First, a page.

Why Is Cold-Damp Invasion So Common After Exercise? Posted on 29 Dec 09:54
I've had many patients who, after exercise, wound up with a stiff and painful low back or outsized muscle stiffness and soreness. It bothered me that people neither prone to cold nor dampness routinely could be susceptible to what was obviously a Cold-Damp Invasion into the muscle layer, especially commonly so for those with pre-existing low back conditions. How could that be so? Obviously, this was also even more true for people who were already prone to Cold-Damp conditions.
Core body temperature for human beings is approximately 100 degrees Fahrenheit. Perspiration, which is a Yin substance, therefore, coming from the interior of the body, until it escapes the pores, is also approximately 100 degrees Fahrenheit. As it is an 'animated' substance before being secreted through the pores, held beneath the skin, it is, therefore, biologically active, as it is a part of our life. Once perspiration is emitted through the pores it becomes inanimate. It no longer really belongs to us. It becomes resting dampness. Further, its temperature drops dramatically in moments. That's how the body cools itself, by emitting heat transmitted along with the water of sweat.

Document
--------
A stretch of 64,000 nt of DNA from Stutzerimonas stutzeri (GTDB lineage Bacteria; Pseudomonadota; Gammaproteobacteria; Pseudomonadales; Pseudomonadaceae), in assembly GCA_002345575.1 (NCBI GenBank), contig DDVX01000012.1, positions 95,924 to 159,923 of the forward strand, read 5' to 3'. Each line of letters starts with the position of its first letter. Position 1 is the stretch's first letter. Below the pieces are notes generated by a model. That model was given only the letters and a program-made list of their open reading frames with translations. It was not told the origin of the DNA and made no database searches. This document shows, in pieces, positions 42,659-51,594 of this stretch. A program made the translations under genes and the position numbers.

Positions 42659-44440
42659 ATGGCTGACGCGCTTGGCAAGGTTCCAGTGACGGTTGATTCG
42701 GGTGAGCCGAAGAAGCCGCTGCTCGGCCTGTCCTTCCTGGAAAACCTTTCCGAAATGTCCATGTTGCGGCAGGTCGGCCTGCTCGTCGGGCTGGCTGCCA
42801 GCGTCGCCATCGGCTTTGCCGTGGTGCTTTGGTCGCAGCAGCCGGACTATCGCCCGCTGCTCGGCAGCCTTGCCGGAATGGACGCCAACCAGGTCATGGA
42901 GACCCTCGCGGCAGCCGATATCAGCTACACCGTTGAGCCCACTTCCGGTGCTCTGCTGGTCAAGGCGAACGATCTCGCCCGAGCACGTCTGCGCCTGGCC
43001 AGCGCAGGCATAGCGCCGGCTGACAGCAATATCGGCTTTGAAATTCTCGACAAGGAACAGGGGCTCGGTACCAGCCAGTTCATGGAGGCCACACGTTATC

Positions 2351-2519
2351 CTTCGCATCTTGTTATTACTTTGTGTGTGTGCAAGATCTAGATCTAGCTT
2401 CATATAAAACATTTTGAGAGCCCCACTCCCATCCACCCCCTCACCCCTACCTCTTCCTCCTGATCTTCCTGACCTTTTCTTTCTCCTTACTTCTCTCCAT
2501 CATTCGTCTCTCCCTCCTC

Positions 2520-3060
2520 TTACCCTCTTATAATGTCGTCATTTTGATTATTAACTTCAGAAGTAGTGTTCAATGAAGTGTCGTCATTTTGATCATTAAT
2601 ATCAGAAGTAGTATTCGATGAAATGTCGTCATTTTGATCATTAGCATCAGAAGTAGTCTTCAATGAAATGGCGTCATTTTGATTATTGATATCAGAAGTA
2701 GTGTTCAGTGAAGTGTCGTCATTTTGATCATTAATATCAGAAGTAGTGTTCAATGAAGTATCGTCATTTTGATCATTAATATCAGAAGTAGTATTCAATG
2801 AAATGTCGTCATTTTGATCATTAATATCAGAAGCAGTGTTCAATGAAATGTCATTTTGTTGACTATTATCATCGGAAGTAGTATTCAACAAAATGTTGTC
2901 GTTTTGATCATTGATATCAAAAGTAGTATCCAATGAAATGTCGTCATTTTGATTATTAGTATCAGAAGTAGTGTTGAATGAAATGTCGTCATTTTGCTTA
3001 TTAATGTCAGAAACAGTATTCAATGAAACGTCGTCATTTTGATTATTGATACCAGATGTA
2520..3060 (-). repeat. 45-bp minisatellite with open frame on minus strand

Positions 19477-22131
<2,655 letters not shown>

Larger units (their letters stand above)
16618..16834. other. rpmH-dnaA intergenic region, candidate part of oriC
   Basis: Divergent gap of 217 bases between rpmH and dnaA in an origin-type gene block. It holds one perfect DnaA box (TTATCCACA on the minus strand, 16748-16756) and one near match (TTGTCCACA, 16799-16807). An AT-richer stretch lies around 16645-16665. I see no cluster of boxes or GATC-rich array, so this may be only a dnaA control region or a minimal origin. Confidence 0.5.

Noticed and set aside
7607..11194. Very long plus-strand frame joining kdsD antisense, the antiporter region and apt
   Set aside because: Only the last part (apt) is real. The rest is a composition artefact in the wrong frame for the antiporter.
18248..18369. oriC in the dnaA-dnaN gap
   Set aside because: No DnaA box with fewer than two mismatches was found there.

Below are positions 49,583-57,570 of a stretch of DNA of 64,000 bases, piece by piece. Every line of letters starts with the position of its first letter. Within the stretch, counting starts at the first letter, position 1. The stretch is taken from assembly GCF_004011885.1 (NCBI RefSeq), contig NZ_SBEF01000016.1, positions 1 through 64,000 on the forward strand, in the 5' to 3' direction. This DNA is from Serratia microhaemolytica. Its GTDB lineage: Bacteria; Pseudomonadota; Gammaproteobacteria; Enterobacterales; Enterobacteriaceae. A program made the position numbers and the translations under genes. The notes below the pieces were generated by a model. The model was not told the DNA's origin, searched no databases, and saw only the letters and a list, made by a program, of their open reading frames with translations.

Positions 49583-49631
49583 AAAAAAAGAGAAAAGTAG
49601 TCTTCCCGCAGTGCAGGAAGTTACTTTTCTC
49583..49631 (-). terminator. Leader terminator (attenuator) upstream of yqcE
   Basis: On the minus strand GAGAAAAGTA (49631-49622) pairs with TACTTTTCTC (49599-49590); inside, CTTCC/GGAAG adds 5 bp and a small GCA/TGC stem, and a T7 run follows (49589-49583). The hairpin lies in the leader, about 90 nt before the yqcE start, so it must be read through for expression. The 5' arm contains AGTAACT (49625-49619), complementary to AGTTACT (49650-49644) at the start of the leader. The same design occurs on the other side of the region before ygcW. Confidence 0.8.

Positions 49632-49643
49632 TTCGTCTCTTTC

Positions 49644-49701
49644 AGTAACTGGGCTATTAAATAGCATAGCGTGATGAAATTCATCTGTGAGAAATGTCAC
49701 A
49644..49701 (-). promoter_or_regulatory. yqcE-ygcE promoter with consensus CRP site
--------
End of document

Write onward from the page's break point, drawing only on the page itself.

So this now inanimate sitting wetness becomes Dampness by virtue of position and temperature and non-movement. Its temperature is now well below core body temperature and as the pores have opened to secrete the perspiration, this person is now vulnerable to the Cold-Damp re-entering through the same open pore system through which the sweat originally escaped to the outside. This, I assert, is the reason for this all too common phenomenon of low back injury or muscle stiffness and soreness after exertion in any temperature, even warm weather or elevated temperatures and certainly following exercise in which ANY perspiring was going on. This effect is magnified, sometimes dramatically, if damp clothing is allowed to stay in place for more than a few moments in many cases. This can include people sitting in a hot car for long enough that they perspire and now the wet clothing is sitting in direct contact with the skin. As soon as it cools, for example when someone arrives a a destination and peels his back away from the back of the seat of the car, the potential for harm begins.
The solution is for people who are vulnerable in this way to introduce a clean, relatively thick, dry, water absorbent cloth, like a small towel, between clothing and skin if the clothing still has to be worn for more than a few moments. Or, get out of the gym clothes and shower right away. For those who perspire in the region of the lumbar spine to any degree, a small absorbent cloth kept there while getting dressed in street clothes after exercising and then kept there until cool-down is complete can avoid those surprising flare-ups of low back pain due to Invasion of the Sinews by Cold-Damp.